ALERT – Idlib: States must commit to the current diplomatic process to end bombing in urban areas | February 28, 2020
As almost 1 million people – mainly women and children – have been forced to flee fighting and bombing in Idlib, northwest Syria, HI urges States to fully commit to the international diplomatic process aimed to better protect civilians from the use of explosive weapon in populated areas. The worst humanitarian crisis in the 9-year […]
As almost 1 million people – mainly women and children – have been forced to flee fighting and bombing in Idlib, northwest Syria, HI urges States to fully commit to the international diplomatic process aimed to better protect civilians from the use of explosive weapon in populated areas.
The worst humanitarian crisis in the 9-year Syrian conflict
Over 900,000 people – mainly women and children – are displaced by escalating violence in Idlib, northwest Syria, since December. This is the largest displacement of people in 9 years of conflict: families are stranded in overcrowded camps at the turkey border, needing shelter, protection, food, water, hygiene and health and facing cold winter. Many of them are traumatized, having faced multiple displacements to flee violence’s in the last years.
Massive bombardments in populated areas have had terrible humanitarian consequences: families torn apart, life-changing injuries, psychological trauma, forced displacement, destruction of essential infrastructure (hospitals, ports, bridges, etc.) and ever worsening poverty.
“3 million people are trapped by fighting and bombing. Almost 1 million have already fled. After Homs in 2012, Aleppo in 2016, La Goutha in 2017, Deraa in 2018, etc., the same scenario repeatedly occurs entailing massive and repeated bombing in populated areas having tragic humanitarian consequences. Notwithstanding those attacks deliberately targeting civilians or civilian infrastructures, which constitute clear violations of International Humanitarian Law, the Syrian crisis has shown years after years the extent to which the use of explosive weapons in urban contexts have devastating consequences for civilians. With the diplomatic process started in Vienna last October and leading to a Political Declaration due to be adopted in Dublin on May 26th this year. States have a historic opportunity to make a real difference in protecting civilians from a major cause of humanitarian catastrophe in modern conflict: the use of explosive weapons in populated areas.” says Anne Héry, Director for Advocacy and Institutional Relations at HI.
Idlib, a tragic example of the use of explosive weapons in populated areas
The use of explosive weapons in populated area is intense and repeated in Syria since December 2011. Civilian infrastructures have been hit, including Internally Displaced People (IDP) camps, schools, health centres and hospitals. Deliberate attacks on aid workers, medical staff and their facilities were also reported. Many aid organisations have suspended operations.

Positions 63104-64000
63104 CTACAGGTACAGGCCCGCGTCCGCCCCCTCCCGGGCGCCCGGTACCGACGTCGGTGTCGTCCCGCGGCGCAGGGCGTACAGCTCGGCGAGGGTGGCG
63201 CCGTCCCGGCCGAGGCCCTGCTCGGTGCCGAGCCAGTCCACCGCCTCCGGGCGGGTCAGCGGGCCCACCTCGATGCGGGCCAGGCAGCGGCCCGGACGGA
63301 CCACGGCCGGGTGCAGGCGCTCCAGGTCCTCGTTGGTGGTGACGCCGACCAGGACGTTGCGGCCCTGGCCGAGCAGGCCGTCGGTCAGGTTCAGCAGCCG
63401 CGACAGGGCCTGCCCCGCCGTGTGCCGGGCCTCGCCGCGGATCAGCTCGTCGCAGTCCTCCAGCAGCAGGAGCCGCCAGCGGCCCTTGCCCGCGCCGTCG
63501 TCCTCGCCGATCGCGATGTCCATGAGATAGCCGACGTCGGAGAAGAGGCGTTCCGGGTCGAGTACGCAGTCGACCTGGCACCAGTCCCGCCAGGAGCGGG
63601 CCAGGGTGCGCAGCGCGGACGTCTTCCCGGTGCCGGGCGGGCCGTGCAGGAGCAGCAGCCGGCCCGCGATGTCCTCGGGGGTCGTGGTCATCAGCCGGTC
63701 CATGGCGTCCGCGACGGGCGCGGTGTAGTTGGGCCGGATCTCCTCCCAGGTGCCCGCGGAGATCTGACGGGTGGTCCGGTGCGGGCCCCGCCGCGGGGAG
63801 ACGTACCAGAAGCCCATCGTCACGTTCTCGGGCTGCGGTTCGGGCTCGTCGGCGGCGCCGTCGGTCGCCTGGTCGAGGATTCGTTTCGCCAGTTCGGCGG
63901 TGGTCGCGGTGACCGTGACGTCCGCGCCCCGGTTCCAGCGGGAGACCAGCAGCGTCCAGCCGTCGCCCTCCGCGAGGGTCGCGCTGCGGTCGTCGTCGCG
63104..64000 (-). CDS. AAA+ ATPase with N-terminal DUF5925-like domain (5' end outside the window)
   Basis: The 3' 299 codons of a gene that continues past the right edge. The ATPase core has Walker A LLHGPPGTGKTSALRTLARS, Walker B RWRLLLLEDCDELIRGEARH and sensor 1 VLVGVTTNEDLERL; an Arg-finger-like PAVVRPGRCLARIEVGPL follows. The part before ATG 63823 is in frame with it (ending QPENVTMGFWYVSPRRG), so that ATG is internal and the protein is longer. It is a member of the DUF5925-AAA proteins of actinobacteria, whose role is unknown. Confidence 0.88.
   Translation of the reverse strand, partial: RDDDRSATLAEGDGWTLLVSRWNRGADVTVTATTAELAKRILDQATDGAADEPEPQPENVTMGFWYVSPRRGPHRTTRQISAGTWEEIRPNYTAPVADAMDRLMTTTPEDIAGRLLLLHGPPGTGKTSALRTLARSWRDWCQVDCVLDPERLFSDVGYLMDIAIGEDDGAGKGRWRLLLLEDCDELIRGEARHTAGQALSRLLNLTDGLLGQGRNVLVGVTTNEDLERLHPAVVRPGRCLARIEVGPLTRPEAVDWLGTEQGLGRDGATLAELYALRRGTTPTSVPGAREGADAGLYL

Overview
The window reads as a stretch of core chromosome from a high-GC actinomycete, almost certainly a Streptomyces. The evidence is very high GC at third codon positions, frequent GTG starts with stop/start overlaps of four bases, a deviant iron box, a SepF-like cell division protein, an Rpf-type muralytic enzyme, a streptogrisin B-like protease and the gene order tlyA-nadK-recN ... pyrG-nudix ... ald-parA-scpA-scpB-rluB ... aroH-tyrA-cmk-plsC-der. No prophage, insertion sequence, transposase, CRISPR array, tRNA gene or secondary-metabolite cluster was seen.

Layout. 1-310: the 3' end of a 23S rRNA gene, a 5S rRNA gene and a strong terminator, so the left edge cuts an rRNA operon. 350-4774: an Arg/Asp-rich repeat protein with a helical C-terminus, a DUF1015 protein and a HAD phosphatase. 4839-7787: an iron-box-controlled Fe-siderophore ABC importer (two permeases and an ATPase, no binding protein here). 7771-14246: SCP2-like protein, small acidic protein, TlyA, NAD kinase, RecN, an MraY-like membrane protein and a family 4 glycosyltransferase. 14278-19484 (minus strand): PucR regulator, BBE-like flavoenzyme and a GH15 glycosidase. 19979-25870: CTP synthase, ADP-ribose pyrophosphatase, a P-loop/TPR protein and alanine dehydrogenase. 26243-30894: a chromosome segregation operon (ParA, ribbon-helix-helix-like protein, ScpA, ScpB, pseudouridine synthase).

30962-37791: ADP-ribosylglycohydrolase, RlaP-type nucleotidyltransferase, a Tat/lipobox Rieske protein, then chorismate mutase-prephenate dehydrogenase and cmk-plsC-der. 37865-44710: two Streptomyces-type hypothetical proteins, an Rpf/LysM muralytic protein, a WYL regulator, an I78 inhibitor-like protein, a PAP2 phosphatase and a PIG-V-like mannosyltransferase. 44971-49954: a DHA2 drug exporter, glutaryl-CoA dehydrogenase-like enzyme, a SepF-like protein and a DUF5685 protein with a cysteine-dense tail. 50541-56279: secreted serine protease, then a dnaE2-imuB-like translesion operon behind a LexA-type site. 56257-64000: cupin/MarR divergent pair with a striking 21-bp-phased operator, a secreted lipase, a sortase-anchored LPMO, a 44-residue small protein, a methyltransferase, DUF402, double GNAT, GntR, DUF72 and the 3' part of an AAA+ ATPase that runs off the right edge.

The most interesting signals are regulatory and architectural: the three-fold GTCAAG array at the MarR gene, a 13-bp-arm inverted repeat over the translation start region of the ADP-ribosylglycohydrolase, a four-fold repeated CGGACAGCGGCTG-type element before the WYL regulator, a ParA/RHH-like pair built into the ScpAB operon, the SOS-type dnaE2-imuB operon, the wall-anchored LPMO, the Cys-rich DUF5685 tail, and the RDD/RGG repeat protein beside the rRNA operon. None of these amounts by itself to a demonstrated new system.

Action on Armed Violence (AOAV) reports that nearly 80,000 people were killed or injured by explosive weapons between 2011 and 2018 in Syria, 87% of which were civilians.
Working in Jordan and Lebanon, HI teams are witnessing the suffering and trauma of the Syrian population and their impossibility to return due to the impossibility to restore social or economic activities and due to heavy contamination. As Syria’s essential infrastructure and economy are destroyed, 80% of Syrians currently live below the poverty line. Contamination with explosive remnants of war is one of the main obstacles preventing the return of refugees and displaced persons. In Syria, 11,5 million people are exposed to the risks posed by explosive remnants of war, according to UNMAS.
“The consequences of the bombings in populated areas are terrible: families torn apart, devastated cities, entire populations fleeing en masse, explosive remnants contaminating entire neighbourhoods, etc. Syrians are in a dire situation and will need humanitarian aid for many years to come. The country’s infrastructure is being destroyed, making access to basic services such as health is a top priority for humanitarian organizations.” says Alma Al Osta, Advocacy Manager on Disarmament and Protection of Civilians at HI.
Diplomatic process to end bombing in urban areas
HI and members of the International Network of Explosive Weapons (INEW) are working with States to convince States to fully support a strong political declaration to end the use of explosive weapons with wide area effects in populated areas and to ensure support to the victims of these weapons.
Negotiations for a political declaration to end the use of explosive weapons in populated areas started in Vienna on October 1-2, 2019. Two rounds of negotiations took place in Geneva on November 2019 and February 2020 and will be followed by another round of consultations from March 23 to March 27. This diplomatic process will culminate at a conference scheduled on May 26 in Dublin, where a political declaration will be opened for endorsements.
HI calls States to fully commit to the international diplomatic process aimed to better protect civilians from the use of explosive weapon in populated areas. HI also calls for an immediate ceasefire and for an end of the bombing and shelling of areas populated by civilians.
HI is mobilising citizens’ support in 7 countries (Belgium, Canada, France, Germany, Luxembourg, Switzerland, and United Kingdom) to ensure that governments will commit to the cause: Citizens are invited to write to their MPs on a dedicated internet platform to ask their government to support the declaration against the use of explosive weapons in populated areas.